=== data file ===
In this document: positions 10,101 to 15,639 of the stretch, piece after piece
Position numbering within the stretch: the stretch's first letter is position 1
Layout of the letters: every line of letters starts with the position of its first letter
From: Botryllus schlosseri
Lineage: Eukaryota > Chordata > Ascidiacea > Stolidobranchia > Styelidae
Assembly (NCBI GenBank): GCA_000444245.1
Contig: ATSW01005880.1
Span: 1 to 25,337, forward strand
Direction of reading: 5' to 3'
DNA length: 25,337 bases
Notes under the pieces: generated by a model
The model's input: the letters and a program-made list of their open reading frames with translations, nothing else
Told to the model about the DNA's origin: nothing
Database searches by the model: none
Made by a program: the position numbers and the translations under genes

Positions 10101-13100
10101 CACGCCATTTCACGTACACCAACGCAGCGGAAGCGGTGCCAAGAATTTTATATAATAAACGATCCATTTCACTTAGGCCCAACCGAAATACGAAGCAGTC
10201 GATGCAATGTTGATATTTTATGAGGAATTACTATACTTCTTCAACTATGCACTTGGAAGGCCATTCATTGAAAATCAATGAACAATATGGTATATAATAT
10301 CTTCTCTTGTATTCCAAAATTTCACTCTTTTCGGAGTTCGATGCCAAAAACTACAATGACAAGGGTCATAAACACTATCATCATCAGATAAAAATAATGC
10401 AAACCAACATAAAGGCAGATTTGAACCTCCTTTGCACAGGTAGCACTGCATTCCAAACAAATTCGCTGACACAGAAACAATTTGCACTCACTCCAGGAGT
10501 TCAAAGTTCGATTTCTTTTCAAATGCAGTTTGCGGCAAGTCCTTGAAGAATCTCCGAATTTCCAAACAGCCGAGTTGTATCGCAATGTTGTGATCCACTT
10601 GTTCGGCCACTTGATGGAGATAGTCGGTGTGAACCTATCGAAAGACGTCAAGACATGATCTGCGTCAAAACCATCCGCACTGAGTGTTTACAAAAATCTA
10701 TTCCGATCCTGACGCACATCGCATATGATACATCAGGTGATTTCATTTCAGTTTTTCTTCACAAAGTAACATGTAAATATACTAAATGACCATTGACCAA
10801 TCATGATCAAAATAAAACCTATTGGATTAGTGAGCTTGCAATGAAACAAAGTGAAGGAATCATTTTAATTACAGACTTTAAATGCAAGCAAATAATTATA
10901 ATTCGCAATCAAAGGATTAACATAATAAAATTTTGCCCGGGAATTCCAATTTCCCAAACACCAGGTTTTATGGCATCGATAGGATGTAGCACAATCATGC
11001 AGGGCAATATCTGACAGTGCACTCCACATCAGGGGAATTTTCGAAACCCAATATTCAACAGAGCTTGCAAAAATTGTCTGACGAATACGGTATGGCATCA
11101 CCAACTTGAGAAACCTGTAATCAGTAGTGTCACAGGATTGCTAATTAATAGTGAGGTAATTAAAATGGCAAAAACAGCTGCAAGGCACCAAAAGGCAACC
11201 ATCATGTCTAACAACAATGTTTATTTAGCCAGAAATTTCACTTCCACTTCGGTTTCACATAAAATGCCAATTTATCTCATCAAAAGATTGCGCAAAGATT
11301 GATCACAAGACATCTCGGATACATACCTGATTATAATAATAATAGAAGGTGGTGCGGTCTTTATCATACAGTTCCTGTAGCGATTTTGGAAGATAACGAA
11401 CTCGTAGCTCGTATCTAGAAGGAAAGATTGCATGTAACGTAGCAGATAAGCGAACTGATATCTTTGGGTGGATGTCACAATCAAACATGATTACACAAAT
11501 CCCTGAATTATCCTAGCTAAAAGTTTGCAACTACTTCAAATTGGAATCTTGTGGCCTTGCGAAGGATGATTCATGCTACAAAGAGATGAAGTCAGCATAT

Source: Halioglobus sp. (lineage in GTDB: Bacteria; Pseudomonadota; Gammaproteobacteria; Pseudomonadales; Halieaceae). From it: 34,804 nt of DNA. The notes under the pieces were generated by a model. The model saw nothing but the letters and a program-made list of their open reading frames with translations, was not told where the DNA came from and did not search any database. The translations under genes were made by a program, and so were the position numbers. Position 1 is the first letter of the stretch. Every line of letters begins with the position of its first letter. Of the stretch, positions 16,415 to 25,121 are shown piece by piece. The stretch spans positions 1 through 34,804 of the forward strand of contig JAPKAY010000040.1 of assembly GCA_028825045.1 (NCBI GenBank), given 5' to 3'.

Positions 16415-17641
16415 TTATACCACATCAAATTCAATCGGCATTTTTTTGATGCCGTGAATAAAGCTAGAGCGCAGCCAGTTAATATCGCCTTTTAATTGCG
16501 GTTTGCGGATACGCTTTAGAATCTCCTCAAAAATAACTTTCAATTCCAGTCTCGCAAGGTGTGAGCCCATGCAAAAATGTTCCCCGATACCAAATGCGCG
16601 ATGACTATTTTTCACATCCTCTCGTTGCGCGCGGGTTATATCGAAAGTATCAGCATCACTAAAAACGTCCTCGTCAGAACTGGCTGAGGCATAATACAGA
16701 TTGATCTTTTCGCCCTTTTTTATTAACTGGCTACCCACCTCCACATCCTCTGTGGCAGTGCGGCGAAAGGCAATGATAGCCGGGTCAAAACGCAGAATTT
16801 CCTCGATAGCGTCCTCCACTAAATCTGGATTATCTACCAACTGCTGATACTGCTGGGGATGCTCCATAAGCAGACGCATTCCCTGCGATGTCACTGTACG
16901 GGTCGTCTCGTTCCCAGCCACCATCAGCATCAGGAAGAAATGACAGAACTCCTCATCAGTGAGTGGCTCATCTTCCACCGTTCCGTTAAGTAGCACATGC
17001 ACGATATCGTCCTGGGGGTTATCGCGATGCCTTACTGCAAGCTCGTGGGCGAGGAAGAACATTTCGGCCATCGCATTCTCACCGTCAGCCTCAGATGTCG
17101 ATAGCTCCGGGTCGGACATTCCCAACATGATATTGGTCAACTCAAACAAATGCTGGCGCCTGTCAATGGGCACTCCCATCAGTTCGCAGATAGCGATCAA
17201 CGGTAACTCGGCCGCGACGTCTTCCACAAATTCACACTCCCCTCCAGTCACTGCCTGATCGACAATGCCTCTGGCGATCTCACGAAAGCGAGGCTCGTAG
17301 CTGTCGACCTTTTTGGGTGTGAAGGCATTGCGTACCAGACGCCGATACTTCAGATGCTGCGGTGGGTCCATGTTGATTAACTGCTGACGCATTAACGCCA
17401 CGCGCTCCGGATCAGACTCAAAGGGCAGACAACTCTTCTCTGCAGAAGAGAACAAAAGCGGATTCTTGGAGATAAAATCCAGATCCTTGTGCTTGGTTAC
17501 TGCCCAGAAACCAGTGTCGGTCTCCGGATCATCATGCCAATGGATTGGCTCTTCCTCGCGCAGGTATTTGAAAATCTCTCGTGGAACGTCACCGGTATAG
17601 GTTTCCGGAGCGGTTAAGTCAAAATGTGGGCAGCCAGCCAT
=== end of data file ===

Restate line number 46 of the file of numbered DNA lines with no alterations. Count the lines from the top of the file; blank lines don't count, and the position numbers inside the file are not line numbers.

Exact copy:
17601 GTTTCCGGAGCGGTTAAGTCAAAATGTGGGCAGCCAGCCAT